DG: We’re going to have over 30 restaurants, lounges, and bars. There is going to be a rum bar, a cigar lounge, and dining by the beach. We’ll make an announcement in the next 30 days, but the strategy is not what people expect. We have leaned away from celebrity chefs. We will have a few restaurants people will recognize, and the rest are amazingly good restaurants that Sarkis has experienced. The difference is there are currently only one or two restaurants so ours will be the second or third. The restaurants’ will have a narrative that belongs to Baha Mar. We didn’t want to have the same thing that somebody does in New York or Las Vegas. It’s a little risky. We want people to come here and say, “Why don’t I have this in my city?” or “the only other place I’ve seen this is in the south of France or Argentina.”
ET: Can you update us on the real estate offerings?
DG: We have 280 residential units for sale. There are 87 one, two, and three bedroom residences at Rosewood and five four-bedroom villas that serve as single-family homes. Mondrian has 107 one, two, and, three bedroom residences, and Grand Hyatt has 85 one, two, and, three bedroom residences.
ET: What about the 25,000-square-foot Lenny Kravitz-designed villa?
DG: It’s not part of the real estate, and you can’t even pay to stay in it. You have to be a rated casino player. But the residences are in the hotel inventory, and there are going to be amazing suites for every taste.
DG: We have chosen about 75 percent of our retailers. We’re going to have some very cool, unique experiences as part of the retail, but we are also going to have flagship locations from some top brands. It’s about 60 days from an announcement.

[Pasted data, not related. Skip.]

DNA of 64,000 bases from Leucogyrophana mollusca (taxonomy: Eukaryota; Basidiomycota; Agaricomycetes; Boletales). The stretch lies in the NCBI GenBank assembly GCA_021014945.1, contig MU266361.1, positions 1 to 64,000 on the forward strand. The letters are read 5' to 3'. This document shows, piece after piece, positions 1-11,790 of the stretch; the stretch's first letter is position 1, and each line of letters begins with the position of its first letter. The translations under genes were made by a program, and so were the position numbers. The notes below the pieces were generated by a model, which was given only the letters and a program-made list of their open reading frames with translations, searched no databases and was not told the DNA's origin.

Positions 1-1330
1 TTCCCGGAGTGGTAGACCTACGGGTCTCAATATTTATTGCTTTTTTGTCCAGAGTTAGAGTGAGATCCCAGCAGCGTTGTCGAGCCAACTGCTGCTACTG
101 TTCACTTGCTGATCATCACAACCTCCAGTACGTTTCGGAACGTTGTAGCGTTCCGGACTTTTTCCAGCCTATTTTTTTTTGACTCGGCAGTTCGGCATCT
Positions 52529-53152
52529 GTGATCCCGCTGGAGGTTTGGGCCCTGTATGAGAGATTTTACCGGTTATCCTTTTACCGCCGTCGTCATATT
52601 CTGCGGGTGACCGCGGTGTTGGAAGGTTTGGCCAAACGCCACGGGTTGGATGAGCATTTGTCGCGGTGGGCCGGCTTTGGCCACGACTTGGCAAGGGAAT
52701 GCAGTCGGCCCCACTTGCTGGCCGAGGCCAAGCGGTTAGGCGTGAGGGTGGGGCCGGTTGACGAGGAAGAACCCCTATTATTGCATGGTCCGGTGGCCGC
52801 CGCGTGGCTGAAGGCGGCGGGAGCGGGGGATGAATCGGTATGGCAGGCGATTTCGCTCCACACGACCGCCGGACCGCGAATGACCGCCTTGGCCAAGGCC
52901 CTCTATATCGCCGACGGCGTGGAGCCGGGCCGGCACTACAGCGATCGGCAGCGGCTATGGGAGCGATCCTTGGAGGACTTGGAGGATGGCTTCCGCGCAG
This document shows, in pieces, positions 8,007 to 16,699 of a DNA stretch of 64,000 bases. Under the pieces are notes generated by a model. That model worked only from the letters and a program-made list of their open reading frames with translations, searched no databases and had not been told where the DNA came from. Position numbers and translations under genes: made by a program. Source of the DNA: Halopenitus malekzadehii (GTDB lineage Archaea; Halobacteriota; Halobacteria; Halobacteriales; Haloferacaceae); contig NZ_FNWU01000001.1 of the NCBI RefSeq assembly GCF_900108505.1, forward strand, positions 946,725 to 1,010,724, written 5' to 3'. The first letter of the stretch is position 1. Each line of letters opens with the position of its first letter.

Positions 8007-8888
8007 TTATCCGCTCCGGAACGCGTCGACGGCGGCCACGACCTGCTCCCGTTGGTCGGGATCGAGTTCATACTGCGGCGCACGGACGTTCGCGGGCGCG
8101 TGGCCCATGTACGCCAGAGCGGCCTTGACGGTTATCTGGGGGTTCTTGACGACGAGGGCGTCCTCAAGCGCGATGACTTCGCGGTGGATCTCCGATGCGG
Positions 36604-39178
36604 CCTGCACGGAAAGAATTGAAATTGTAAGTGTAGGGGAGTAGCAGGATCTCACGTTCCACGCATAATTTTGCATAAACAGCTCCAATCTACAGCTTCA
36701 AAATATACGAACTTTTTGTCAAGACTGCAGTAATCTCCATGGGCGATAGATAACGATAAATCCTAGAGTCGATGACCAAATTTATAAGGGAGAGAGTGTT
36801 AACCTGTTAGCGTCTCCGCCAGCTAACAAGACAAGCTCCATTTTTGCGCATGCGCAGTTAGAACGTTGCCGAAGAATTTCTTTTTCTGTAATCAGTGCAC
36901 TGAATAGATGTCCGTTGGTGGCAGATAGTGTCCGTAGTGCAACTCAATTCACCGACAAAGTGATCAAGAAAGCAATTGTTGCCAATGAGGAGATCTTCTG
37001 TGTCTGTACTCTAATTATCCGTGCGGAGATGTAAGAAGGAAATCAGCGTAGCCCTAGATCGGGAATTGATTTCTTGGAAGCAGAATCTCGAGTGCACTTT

ET: Recently Baha Mar appointed a Creative Director. That’s not typical at a resort?
DG: It’s not typical. It really speaks to Sarkis’ passion and vision for art. He knew from the beginning he wanted this resort to have an amazing art collection. We started with several partnerships and we quickly understood we needed somebody full-time. The project is too big, and it’s not a one-time deal. It’s about making art and culture an integral part of the Baha Mar experience, and John Cox is amazing. Art is natural for the affluent audience we want to attract. He and I are always trying to figure out how to do things a little bit of a difference.
ET: One doesn’t necessarily put Nassau and art together though?
DG: The Nassau art experience is unexpected. My parents collected a lot of Puerto Rican art, so very early on, when I moved here, I went to the National Art Gallery of The Bahamas. There was an exhibit was Kendall Hanna, who is in his seventies, but his art is very abstract. To come into this museum in The Bahamas and have it full of vibrant modern art was like wow. It is a progressive art scene here.
ET: And is there potential for more development?
DG: The Wyndham hotel (not part of Baha Mar campus) is part of this ownership group, and could be developed into a new hotel, residential development, or whatever else the campus needs. It’s here for potential, and we have additional land that we could build hotels on in the future.
ET: What else should our audience know about Baha Mar?
DG: For your clientele, we will have an ESPA spa. It will be beautiful with ocean views. Overall, the aesthetics of Baha Mar are not a theme, they are just natural beauty. They are core to the place. The rooms are bright, elegant, sophisticated, but at the same time comfortable. It’s the type of place that you will feel comfortable lingering.
In part two, Godreau discusses why she left a top corporate post at Disney and discovered her passion for start-ups.